Optus had a great customer loyalty program ready to go: six months of free Netflix for Optus members, coinciding with the launch of Netflix Australia. After attending YouTube's Brand Partner Program, Optus teamed up with comedian Ricky Gervais on a series of videos, landing great results.
- Use the Netflix partnership and launch to raise awareness around Optus
- Create loyalty with existing Optus consumers by offering them Netflix free for six months
- Focused on digital, social, and mobile first, as opposed to more traditional media like TV
- Gained insights into digital content creation and how creators are leveraging digital platforms to build their brands, through the YouTube Brand Partner Program
- Implemented brand lift surveys to track campaign performance and optimize in real time
- Drove 8X the impact of traditional creative
- Earned 1.7M+ views for main Ricky Gervais YouTube video; four additional videos combined for 1M+ views
- Measured ad recall to be 4X higher than traditional creative; awareness was 7.5X higher than previous creative
- Increased searches for "Optus" by 165% and searches for "Optus & Netflix" by 255%
Since 1992, Optus has delivered mobile and data services to 30% of Australia, making it the #2 telecommunications company in the country. This year, as a way to build customer loyalty, Optus developed an enticing promotion: six months of free Netflix access, dovetailing with the Australian launch of Netflix.
Of course, customer loyalty campaigns only work if people know about them, so Optus developed a digital-first YouTube campaign to raise awareness and get the word out. The company wanted something fun and edgy, so it partnered with content agency Emotive and media agency Starcom to connect with comedian Ricky Gervais on a collaboration.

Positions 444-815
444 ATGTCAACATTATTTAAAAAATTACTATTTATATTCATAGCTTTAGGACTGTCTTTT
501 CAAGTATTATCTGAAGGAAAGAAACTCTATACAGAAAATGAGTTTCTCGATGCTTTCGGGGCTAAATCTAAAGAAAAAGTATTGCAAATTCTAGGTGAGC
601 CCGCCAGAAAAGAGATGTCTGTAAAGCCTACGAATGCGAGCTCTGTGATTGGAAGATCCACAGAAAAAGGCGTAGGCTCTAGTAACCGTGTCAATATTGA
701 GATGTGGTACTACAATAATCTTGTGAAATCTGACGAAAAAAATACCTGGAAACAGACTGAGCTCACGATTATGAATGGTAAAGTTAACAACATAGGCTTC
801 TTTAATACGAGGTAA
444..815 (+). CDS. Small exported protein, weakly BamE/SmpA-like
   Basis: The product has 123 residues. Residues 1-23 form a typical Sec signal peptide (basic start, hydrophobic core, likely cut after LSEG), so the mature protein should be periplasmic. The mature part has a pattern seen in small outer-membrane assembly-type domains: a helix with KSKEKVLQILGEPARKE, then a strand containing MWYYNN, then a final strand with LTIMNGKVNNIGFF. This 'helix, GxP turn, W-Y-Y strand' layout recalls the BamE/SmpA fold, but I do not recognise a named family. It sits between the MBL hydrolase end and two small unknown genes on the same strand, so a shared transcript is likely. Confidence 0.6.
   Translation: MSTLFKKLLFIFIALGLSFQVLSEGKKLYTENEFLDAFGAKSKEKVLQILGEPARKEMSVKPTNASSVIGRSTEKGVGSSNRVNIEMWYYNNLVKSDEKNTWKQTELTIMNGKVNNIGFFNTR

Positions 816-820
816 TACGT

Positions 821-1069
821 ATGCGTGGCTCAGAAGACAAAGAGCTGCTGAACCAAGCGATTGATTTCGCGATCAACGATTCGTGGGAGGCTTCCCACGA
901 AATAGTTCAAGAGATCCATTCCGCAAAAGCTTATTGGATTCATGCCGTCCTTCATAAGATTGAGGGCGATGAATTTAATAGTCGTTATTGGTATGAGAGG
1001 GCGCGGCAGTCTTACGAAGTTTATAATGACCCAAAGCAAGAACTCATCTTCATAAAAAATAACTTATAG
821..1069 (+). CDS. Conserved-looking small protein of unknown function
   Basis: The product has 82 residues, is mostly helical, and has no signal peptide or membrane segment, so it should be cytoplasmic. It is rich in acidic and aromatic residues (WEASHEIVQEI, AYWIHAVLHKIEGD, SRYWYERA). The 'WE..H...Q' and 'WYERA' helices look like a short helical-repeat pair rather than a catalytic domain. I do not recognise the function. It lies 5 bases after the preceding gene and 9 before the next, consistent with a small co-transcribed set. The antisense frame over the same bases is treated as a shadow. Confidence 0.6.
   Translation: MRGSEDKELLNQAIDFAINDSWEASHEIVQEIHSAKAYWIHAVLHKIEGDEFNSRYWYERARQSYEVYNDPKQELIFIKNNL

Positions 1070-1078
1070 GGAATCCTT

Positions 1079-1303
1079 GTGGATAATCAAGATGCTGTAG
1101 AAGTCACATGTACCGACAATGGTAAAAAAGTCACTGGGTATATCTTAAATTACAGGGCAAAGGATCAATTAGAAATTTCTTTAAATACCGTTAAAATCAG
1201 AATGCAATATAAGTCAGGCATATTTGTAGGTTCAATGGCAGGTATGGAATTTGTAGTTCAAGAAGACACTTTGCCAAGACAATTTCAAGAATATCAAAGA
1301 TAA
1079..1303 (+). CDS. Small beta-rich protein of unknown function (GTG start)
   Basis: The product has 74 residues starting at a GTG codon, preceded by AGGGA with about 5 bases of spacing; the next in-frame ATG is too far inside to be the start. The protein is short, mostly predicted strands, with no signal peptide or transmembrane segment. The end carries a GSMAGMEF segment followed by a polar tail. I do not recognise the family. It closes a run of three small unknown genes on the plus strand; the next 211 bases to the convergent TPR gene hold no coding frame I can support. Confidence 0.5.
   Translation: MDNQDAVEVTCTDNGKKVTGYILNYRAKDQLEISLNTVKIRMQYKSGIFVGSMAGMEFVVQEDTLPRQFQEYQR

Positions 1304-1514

"Optus had to disrupt audiences in an authentic and entertaining way to announce its partnership with Netflix," said Starcom Managing Director Annick Perrin. "The Optus Ricky Gervais social video sensation, created by Emotive, has been a monumental success. We seeded this engaging content within social video platforms like YouTube and ensured Optus became the key partner for Netflix in Australia."
The campaign was Optus' most successful video campaign to date, and it even secured the #1 spot on the Australian YouTube Ads Leaderboard: Autumn 2015. This success inspired the brand to change the way it approaches content and video marketing.
Debuting a digital-first campaign
With the introduction of Netflix likely to resonate with young Australians, the marketing team realized any promotion and awareness efforts to reach them should take place where they are—online. In this case, that meant leading with digital content by developing a series of YouTube spots with Gervais, instead of a more traditional TV campaign.
This wasn't an easy shift though, since the brand had never launched a campaign solely with digital content. It was a completely new approach to a product announcement, and there was plenty of internal pressure on the team to ensure that the efforts paid off.
"Online, mobile-optimized content needs to be at the core of any marketing initiative, but with that comes the challenge of producing creative work that's respectful of the audience whilst landing your message," explained Nigel Lopez-McBean, Optus' director, content marketing and creative services. "Brands are now rightly rewarded based on getting that delicate balance right."
Implementing an "always-on" approach